The school began in 1992 under the auspices of the General Consulate of the U.S., but has since become an independent entity. International School of Krakow (ISK), located in the Lusina and Mogilany districts south of Krakow, employs teachers from around the world, who teach in English.The curriculum ensures that children who attend the school can move to another place without difficulty. “This is a school for international students, so they have to be able to come from anywhere and go anywhere,” says Erica T. Mazzeo, the headmistress of the school.The school puts an emphasis on personal attention.
Classroom numbers are kept small, so that everybody can take an active part. Supplemental school activities help the students understand or repeat subjects if something is unclear. Students with special interests in certain subjects can continue their studies and discussions in afternoon topic clubs. Everything from the daily schedule to extra-school activities is arranged so that the best possible attention is paid to the social skills of young people. For example, if the fifth-graders’ topic is money, they are taught how it works in the real world by having their own intraschool currency called “dragons.” They use it to pay fines to the teacher for not being prepared, and they earn dragons for good grades.ISK admits children from 3 years old through 12th grade, which is roughly the age of 18. Being away from home all day is not a problem, because students have a lunch provided, along with medical care and door-to-door transport.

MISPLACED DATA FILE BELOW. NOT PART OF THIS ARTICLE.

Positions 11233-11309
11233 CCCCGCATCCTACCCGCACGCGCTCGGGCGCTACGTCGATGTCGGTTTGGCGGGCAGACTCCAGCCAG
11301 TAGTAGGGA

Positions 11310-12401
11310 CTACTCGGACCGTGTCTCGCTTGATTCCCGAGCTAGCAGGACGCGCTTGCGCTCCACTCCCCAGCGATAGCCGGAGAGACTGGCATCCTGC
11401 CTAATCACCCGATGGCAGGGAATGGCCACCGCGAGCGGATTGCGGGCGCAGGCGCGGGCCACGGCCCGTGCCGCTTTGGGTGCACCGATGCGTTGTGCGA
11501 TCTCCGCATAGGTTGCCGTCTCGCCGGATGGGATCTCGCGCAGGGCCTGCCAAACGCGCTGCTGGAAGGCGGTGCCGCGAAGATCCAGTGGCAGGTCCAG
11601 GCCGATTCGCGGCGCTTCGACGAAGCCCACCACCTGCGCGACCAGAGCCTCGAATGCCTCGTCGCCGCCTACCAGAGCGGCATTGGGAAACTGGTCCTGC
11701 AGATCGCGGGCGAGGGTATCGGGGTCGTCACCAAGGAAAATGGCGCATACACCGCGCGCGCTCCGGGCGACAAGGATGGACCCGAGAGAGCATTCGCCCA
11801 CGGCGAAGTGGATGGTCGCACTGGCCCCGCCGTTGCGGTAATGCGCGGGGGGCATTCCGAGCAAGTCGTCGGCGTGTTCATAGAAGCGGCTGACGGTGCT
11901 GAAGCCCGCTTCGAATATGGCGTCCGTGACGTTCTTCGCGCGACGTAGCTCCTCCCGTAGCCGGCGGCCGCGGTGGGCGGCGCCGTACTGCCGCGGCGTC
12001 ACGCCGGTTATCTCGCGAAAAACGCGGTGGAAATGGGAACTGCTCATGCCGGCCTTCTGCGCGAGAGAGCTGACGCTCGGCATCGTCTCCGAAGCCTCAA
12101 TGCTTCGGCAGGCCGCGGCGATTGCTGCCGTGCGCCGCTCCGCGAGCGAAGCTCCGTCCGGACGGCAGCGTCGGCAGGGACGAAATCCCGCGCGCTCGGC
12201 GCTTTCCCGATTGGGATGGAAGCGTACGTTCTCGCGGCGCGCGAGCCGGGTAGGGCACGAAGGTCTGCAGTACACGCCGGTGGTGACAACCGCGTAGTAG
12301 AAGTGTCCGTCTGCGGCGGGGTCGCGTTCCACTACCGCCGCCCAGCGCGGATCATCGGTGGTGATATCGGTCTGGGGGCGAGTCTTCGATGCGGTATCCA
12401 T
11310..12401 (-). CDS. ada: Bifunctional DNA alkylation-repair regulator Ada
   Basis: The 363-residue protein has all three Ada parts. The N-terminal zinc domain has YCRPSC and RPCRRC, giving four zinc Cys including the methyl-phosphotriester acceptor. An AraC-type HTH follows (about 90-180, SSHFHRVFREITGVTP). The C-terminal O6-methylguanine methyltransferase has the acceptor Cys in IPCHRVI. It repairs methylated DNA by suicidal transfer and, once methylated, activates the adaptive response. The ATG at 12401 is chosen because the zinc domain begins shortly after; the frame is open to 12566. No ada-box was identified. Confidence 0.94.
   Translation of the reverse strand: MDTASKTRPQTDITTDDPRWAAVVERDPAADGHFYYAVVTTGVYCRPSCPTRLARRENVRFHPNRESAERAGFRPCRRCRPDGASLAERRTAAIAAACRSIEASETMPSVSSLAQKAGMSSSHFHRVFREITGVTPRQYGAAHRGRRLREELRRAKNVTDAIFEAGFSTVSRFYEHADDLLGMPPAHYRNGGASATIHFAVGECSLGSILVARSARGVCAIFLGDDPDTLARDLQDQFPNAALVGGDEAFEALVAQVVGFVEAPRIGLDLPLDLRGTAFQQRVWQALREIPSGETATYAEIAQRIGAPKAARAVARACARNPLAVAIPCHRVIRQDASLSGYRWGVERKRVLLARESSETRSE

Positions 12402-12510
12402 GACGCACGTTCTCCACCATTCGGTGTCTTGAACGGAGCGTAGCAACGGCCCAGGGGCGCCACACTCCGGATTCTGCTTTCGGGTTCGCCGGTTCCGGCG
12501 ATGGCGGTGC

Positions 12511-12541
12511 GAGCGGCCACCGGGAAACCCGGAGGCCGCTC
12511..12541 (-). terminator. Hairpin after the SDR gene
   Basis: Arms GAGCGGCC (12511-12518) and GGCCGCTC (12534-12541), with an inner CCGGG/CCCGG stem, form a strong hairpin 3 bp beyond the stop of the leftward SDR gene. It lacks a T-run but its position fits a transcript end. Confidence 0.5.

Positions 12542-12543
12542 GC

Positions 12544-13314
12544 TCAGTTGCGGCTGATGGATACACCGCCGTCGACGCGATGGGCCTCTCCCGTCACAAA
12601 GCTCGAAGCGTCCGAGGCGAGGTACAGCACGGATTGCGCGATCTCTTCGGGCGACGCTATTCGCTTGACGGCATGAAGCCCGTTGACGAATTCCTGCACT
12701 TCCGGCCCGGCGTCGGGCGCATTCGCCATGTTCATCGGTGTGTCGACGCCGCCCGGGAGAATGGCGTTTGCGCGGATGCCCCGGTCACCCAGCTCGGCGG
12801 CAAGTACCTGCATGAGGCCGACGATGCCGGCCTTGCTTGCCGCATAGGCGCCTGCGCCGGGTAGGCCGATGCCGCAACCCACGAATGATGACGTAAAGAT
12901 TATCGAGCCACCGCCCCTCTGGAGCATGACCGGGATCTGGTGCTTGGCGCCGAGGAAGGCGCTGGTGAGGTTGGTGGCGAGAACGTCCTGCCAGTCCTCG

Native languages, including Polish, French, Dutch, Russian and German, are taught in ISK five times a week, so students keep close contact with their mother tongues. Other subjects are math, foreign languages, social studies, art, music, technology and physical education, plus extracurricular activities such as math and drama clubs. The school building, which sits at the center of a large, grassy campus, is a beautiful manor, refurbished to meet the needs of the school, with the basement including a science lab and the attic being adapted for an art studio. Each age group has its space, from children having their own wing, to the oldest students having a private break room. And ISK has ambitious plans for development, including expanding the library and gym spaces. Nevertheless, the stress is put not on physical facilities but on intellectual growth, ensuring that the school continues to guide the education and personal development of each individual student.
In a multicultural place such as ISK, there is frequently a question of coexistence of religions. “Fortunately, it is not an issue here,” said headmistress Mazzeo. “We teach respect and tolerance for others at every class, even PE. It’s incorporated into every lesson.” The popularity of ISK is indicated not only by the smiling faces of the students, but by the numbers as well: In 2004 this institution had 43 students. Now the number is 125, of whom 18 percent are Poles, even though the tuition (totaling 10,000 euro a year) is very high by Polish standards. The atmosphere in the school can be summed up by the words of one of the teachers, Paul Lucas, who instructs math and drama: “I always teach with full engagement. I can?’t stand it if somebody is prejudiced about my subject. I want everybody to enjoy math as I do.”